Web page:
Under the questionable legality of an ambiguous curfew order, Wauwatosa police violently arrested the mother and sisters of Alvin Cole on October 8 while they sat in their vehicle at the end of a peaceful demonstration.

Wauwatosa police arrested Tracy Cole, and her daughters Taleavia and Tristiana, about two hours after a curfew for the suburb of Milwaukee took effect. The arresting officers were part of a supplemental force reportedly from Waukesha County, but took their direction from Wauwatosa officials.

The incident happened on the second night of demonstrations, that also saw two dozen other peaceful protesters arrested, instigated by a militarized police force deployed near North Avenue and 67th Street.

The latest round of social unrest came after it was announced on October 7 that there would be no charges filed against Wauwatosa police officer Joseph Mensah, related to the shooting death of 17-year-old Alvin Cole.

His sister Tahudah Cole started broadcasting a Facebook Livestream just before law enforcement officers confronted her family in their car, moments before all the occupants were snatched out. The mobile phone, still filming, fell to the seat. What followed occurred just outside the range of the camera, but the audio recording could be clearly heard.

Tracy Cole, who is 48 and requires a cane to walk due to her health condition, expressed disbelief and terror. The livestream documented the chaotic exchange, which critics describe as chilling for its callousness and cruelty.

“I’m Alvin Cole’s mother … I can’t believe y’all did this to me. Y’all killed my son…” Tracy Cole screamed repeatedly as police handcuffed her. In the process, she suffered a head wound and what felt like a broken arm, and was threatened with being tased.

“I can’t breathe…” Cole could be heard pleading, which was met with a reply from an unidentified police officer, “Well, that’s too bad.”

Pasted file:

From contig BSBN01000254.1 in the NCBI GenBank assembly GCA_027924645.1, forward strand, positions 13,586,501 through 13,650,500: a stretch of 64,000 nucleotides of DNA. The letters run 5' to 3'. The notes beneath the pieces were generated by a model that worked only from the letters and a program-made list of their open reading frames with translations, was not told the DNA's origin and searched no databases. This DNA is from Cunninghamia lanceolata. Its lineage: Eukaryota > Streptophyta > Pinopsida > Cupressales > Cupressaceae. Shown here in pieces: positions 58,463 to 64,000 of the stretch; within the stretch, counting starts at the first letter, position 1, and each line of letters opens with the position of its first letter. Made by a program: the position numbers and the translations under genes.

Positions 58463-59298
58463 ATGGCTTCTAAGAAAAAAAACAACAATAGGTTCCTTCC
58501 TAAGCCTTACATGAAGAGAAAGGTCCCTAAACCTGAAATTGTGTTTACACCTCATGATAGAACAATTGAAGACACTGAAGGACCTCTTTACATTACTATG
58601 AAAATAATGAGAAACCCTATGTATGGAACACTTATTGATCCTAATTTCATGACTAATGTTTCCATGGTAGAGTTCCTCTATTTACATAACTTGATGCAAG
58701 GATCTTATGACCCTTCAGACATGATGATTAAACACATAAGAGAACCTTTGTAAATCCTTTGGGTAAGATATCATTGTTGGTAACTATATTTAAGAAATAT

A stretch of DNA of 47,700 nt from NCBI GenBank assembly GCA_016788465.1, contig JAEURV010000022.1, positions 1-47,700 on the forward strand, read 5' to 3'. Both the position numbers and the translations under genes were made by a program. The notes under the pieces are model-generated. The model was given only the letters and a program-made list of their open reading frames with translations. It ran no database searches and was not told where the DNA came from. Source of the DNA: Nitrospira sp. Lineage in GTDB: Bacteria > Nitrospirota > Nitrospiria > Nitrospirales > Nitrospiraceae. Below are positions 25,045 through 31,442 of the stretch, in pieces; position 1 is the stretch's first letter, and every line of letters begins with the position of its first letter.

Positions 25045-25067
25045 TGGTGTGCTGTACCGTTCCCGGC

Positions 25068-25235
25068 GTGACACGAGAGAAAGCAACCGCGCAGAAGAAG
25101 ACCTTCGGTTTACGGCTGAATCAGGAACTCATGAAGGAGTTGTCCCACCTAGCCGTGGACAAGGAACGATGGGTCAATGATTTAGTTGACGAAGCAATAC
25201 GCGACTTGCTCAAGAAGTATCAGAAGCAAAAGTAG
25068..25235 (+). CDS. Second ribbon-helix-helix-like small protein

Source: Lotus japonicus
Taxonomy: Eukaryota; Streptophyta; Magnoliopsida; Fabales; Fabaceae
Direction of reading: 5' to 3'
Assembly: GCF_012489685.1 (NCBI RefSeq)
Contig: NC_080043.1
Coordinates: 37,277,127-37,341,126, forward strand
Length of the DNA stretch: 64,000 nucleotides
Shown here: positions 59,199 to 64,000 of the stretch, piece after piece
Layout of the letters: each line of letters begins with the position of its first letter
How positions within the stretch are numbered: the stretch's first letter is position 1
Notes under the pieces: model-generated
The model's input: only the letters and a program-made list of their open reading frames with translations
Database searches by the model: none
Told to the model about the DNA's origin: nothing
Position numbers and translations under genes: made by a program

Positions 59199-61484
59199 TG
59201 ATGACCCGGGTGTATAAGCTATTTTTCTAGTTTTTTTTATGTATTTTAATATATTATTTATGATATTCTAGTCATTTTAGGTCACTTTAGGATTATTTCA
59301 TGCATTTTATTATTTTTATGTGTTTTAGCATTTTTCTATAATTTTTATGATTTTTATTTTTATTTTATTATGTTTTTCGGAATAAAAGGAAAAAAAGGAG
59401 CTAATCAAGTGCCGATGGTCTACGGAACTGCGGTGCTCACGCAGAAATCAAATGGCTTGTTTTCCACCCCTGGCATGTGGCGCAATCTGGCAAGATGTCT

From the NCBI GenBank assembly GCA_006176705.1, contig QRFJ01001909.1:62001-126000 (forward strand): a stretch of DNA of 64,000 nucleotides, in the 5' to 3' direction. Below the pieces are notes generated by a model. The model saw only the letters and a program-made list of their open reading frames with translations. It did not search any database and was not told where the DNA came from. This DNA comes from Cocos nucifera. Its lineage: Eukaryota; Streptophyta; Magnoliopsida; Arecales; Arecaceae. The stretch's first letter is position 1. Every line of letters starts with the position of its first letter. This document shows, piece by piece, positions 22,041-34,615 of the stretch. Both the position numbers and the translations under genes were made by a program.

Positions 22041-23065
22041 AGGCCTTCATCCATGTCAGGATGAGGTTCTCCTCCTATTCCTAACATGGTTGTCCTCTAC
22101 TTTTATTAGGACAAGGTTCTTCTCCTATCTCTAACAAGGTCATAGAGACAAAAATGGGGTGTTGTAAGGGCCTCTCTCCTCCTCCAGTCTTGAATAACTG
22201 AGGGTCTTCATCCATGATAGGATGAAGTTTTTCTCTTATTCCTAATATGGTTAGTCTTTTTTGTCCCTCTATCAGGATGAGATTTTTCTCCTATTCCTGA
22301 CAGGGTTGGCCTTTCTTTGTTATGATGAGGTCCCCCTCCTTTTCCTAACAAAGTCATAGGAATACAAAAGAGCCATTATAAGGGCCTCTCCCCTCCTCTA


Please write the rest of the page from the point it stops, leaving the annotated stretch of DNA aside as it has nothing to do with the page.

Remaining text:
Kimberley Motley, attorney for the Cole family, later tweeted from Froedtert Hospital: “Tracy and Tristiana Cole just released from the hospital. Absolutely outrageous that they were attacked for peacefully protesting! Police refusing to give answers on where Taleavia Cole has been taken.”

Witnesses said members of law enforcement also pulled many other people from their vehicles and slammed them to the ground before the arrests.

“It is absolutely disgusting and abhorrent that they attacked and snatched Tracy Cole, Tahuda Cole, Talevia and Tristiana, from their vehicles last night,” Motley said during a press conference on October 9. “They were in their vehicles at eight o’clock and were snatched from their vehicles.”

Jacob Blake Sr. from Kenosha and father of shooting victim Jacob Blake was also among the protesters, and he joined Motley for the press conference to express his solidarity with the Cole family and to describe what he witnessed on October 8.

“What we experienced as peaceful protesters was storm trooper-type tactics,” Blake said. “Tracy was speaking and we could see them moving in … When they left and went down the street, they turned left. When they got to the next light, that’s when they ambushed the car.”

State Representative David Bowen, who has been active in the Black Lives Matter movement and participated almost all the daily marches across Milwaukee since the May 25 death of George Floyd, criticized the arrests by Wauwatosa police on Twitter.

“The Mother of a son killed by a officer, who previously killed 2 other young men, is left tased, a possibly broken arm, and a large knot on the forehead. This was a “F you” message to the greater community without actually saying it,” said Representative Bowen. “The over aggressive actions by Wauwatosa Police to arrest dozens of people, including the three sisters and Mother of the slain Alvin Cole, assaulting Mom in the process, a day after his killer was announced not to be charged, were deplorable and clearly an attempt to provoke negativity.”

These headline links feature the daily news reports published by Milwaukee Independent about the George Floyd protests, the revival of the Black Lives Matter movement that followed, and their impact on the local community in for 8 months from May to December of 2020.